The last time Carolina played Baltimore was in 2010. John Fox coached the Panthers then, and his disdain for (his) rookies was such that he started journeyman Brian St. Pierre at quarterback. St. Pierre said he was changing a diaper when the Panthers called.
St. Pierre had a moment, an 88-yard pass down the left sideline to fast David Gettis for a touchdown. The Ravens won 37-13 anyway.
St. Pierre and Gettis are gone, although memories from Carolina’s 2-14 season linger like a hangover.
The NFL, however, is a what-have-you-done-for-me-lately league, and over the next eight weeks the Panthers will create an identity and we’ll know who they are.
Before their Nov. 23 bye, the Panthers will play: at Baltimore Sunday; Chicago at home; Cincinnati and Green Bay on the road; Seattle and New Orleans at home; Philadelphia on the road; Atlanta at home.
NFL lines are fluid. But if oddsmakers were establishing them now, the Panthers would be favored against Chicago, New Orleans and Atlanta and underdogs against everybody else.
So if the Panthers do what they’re supposed to, they’ll go into their bye 5-6. Their final five games will include trips to New Orleans and Atlanta.
Thus far the Panthers have not done what they’re supposed to. True, they were favored against Detroit and won. But they were an underdog against Tampa Bay and won. They were favored against Pittsburgh and lost.
We like to look at a schedule and say a team has to win this game and it absolutely has to finish this eight-game stretch with at least four victories.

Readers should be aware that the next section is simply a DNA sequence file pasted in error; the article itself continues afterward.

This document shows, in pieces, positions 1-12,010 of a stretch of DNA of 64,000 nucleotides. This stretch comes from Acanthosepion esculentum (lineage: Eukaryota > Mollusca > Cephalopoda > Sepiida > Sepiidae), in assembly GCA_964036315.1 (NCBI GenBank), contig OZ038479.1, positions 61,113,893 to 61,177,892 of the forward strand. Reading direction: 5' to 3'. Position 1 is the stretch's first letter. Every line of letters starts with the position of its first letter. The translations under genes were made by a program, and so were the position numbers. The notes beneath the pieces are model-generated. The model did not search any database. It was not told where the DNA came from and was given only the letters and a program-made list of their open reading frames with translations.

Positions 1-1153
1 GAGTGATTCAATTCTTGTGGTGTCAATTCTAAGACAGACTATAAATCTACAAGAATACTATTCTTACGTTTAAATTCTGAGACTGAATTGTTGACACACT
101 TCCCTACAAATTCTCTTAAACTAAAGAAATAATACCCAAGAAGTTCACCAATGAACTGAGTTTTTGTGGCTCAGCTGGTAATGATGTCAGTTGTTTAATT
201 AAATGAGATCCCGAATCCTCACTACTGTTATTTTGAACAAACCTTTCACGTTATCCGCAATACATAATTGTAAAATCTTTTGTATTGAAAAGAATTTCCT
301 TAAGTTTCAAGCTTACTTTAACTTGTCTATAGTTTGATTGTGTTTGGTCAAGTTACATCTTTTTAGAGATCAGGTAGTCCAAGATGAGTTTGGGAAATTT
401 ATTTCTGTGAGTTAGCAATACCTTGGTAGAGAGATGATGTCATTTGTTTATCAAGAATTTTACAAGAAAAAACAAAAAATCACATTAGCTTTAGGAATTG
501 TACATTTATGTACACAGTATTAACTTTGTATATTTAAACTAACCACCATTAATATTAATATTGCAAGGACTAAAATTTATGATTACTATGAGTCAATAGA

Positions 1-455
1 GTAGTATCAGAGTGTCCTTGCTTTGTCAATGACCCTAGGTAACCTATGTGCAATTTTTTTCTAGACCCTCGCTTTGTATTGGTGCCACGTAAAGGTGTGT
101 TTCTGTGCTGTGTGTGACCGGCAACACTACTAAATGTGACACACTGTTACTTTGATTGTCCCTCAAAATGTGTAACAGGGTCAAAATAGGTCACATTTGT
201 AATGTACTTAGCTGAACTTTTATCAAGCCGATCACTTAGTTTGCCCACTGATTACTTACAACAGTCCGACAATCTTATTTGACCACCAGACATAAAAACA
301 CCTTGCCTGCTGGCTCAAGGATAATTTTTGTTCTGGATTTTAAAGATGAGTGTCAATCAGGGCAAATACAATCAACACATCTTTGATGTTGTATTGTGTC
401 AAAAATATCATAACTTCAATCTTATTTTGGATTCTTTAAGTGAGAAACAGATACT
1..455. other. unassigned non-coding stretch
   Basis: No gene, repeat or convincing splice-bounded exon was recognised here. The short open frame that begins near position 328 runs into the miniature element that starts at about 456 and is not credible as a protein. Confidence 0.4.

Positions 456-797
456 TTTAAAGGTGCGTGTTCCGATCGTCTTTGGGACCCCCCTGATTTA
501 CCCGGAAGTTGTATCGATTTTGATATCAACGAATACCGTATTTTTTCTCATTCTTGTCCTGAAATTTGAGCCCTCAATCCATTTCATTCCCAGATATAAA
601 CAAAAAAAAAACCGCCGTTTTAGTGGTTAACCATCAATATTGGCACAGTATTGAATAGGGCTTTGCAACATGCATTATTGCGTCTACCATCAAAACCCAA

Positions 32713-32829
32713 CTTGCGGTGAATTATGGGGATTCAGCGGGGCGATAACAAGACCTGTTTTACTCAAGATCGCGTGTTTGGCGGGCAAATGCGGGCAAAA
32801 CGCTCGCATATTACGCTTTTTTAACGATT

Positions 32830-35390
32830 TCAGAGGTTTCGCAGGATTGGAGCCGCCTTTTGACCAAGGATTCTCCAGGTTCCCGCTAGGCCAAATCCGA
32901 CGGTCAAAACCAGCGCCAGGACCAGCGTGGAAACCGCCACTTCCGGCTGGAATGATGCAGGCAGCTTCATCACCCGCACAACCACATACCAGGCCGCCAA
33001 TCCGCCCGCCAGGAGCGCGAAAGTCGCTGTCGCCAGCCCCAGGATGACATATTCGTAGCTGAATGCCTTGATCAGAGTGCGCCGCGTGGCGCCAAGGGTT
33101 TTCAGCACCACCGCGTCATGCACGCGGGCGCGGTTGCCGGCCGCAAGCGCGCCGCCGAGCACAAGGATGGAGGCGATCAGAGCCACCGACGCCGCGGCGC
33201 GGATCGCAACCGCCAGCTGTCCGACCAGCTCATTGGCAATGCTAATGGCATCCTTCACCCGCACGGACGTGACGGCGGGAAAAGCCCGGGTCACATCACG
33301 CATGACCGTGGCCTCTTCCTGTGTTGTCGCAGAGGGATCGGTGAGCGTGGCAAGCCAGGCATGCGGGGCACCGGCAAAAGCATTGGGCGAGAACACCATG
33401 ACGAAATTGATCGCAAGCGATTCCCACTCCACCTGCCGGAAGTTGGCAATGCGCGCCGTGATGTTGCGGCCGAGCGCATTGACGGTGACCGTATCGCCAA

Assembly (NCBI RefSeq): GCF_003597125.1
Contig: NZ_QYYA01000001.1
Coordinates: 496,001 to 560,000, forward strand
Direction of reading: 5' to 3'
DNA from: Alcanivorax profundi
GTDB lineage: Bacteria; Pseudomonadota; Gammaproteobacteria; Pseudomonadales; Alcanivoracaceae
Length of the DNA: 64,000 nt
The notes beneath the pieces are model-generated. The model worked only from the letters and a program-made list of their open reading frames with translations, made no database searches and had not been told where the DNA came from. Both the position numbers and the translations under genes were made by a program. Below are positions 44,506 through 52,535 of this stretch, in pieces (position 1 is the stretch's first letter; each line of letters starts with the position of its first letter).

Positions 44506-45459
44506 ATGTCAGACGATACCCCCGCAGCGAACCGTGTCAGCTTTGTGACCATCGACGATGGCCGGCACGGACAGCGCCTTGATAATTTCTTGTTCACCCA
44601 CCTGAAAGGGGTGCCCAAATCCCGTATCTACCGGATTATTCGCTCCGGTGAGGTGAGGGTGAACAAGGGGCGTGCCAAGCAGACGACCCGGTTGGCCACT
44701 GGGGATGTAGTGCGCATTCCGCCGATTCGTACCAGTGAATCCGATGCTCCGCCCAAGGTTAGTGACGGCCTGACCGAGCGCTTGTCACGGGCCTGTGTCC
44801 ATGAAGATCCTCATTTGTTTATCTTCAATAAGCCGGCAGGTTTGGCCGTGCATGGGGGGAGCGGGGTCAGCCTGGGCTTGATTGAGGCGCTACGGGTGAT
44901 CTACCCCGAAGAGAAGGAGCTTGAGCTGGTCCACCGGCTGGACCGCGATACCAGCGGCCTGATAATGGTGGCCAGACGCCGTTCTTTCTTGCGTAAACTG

It’s natural to do this, but it’s dumb. To prove the folly of the philosophy you have to go all the way back to 2013.
Last season the Panthers lost their opener to Seattle and, in Game 2, played at Buffalo. They had to beat the lowly Bills. They failed. I was there.
Buffalo fans were so ecstatic about their team’s last-second 24-23 victory that guys who hadn’t danced since their weddings danced and hooted and cheered. The Bills had the right people in place at general manager, coach and quarterback. They were entitled to believe.
The Panthers were not. Nothing worked, and some expected coach Ron Rivera to be jettisoned before the team charter dropped its wheels in Charlotte.
After four games the Panthers were 1-3. They had nothing, and the Week 4 loss to Arizona, which nobody knew was a good team, proved it.
Then they went to Minnesota, the perception of the Panthers so low that the Vikings were favored. Carolina won. Carolina beat St. Louis, Tampa Bay and Atlanta.
The adult portion of Carolina’s schedule then kicked in. The Panthers won anyway. They beat San Francisco in San Francisco in a thriller and, in an even better game, beat New England in Charlotte. They lost only once before the playoffs, to New Orleans in New Orleans.
The season proceeded exactly the way we thought it wouldn’t.
I don’t know who the Panthers are this season, and you don’t and they don’t. But late last season we knew. They played overpowering defense and opportunistic offense. On a good day they could beat anybody and on an average day they usually could. On a bad day – they didn’t have bad days.
If you need a reason to believe, here’s one: Cam Newton has completed 46 of 69 passes for two touchdowns and 531 yards. His passer rating is 99.4. In three previous seasons he never broke 90.
Newton as Tom Brady or Bart Starr won’t work long-term. The man can move, and, when healthy, he should. But he was dazzling after he shook off the inactivity in Week 2 against Detroit, and he came out slinging against Pittsburgh. Then he took a hit, the first of many, and was not the same.
The NFC South is open. The Saints are 1-2 and feeble outside Louisiana. The Falcons are 2-1 and loaded offensively. But they couldn’t sack a quarterback if the defense were on the field by itself.
Who are the Panthers?
They’re the team with the challenging schedule that’s off to its best start in six seasons.